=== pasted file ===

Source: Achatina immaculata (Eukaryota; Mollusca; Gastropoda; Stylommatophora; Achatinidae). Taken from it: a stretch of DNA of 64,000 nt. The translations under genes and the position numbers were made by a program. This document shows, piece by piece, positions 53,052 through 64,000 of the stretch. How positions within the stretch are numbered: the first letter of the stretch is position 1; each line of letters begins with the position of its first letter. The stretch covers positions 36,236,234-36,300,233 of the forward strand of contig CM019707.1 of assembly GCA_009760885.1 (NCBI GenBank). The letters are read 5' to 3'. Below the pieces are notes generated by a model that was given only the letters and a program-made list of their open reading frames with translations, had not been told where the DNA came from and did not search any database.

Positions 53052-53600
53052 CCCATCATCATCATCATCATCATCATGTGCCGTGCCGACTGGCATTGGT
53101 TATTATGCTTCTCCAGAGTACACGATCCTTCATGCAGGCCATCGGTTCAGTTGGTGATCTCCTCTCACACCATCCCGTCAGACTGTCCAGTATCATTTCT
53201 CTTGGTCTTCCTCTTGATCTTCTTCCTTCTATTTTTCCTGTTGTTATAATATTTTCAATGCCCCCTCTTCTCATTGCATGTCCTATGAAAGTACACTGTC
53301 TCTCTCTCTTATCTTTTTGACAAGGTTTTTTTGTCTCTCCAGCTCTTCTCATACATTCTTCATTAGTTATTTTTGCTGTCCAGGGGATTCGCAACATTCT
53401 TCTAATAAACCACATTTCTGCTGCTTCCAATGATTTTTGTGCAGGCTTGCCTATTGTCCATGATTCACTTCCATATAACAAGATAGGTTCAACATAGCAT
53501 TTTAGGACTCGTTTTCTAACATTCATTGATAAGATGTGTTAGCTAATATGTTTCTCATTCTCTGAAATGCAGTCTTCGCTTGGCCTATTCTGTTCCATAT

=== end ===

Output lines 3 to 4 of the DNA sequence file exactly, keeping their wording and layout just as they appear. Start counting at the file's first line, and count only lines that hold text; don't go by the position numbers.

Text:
53052 CCCATCATCATCATCATCATCATCATGTGCCGTGCCGACTGGCATTGGT
53101 TATTATGCTTCTCCAGAGTACACGATCCTTCATGCAGGCCATCGGTTCAGTTGGTGATCTCCTCTCACACCATCCCGTCAGACTGTCCAGTATCATTTCT